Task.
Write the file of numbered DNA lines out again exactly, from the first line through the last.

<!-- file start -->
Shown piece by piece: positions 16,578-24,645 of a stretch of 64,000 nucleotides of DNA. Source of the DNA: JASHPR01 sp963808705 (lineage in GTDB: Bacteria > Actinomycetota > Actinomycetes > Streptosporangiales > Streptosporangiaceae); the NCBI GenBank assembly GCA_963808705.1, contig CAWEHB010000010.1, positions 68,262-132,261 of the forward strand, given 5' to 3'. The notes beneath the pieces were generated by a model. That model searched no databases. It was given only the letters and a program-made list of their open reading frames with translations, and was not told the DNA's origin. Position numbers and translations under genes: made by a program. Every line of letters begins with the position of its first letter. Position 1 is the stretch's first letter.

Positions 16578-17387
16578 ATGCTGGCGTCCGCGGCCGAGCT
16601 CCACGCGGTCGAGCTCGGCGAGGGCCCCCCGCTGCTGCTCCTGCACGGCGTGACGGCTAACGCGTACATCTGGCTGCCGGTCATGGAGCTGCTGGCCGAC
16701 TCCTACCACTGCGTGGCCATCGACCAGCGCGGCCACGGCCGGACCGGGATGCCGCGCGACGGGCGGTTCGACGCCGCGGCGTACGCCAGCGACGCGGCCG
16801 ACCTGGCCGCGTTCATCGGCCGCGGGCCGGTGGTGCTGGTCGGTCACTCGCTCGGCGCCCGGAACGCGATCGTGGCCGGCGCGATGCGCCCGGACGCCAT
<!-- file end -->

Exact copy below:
Shown piece by piece: positions 16,578-24,645 of a stretch of 64,000 nucleotides of DNA. Source of the DNA: JASHPR01 sp963808705 (lineage in GTDB: Bacteria > Actinomycetota > Actinomycetes > Streptosporangiales > Streptosporangiaceae); the NCBI GenBank assembly GCA_963808705.1, contig CAWEHB010000010.1, positions 68,262-132,261 of the forward strand, given 5' to 3'. The notes beneath the pieces were generated by a model. That model searched no databases. It was given only the letters and a program-made list of their open reading frames with translations, and was not told the DNA's origin. Position numbers and translations under genes: made by a program. Every line of letters begins with the position of its first letter. Position 1 is the stretch's first letter.

Positions 16578-17387
16578 ATGCTGGCGTCCGCGGCCGAGCT
16601 CCACGCGGTCGAGCTCGGCGAGGGCCCCCCGCTGCTGCTCCTGCACGGCGTGACGGCTAACGCGTACATCTGGCTGCCGGTCATGGAGCTGCTGGCCGAC
16701 TCCTACCACTGCGTGGCCATCGACCAGCGCGGCCACGGCCGGACCGGGATGCCGCGCGACGGGCGGTTCGACGCCGCGGCGTACGCCAGCGACGCGGCCG
16801 ACCTGGCCGCGTTCATCGGCCGCGGGCCGGTGGTGCTGGTCGGTCACTCGCTCGGCGCCCGGAACGCGATCGTGGCCGGCGCGATGCGCCCGGACGCCAT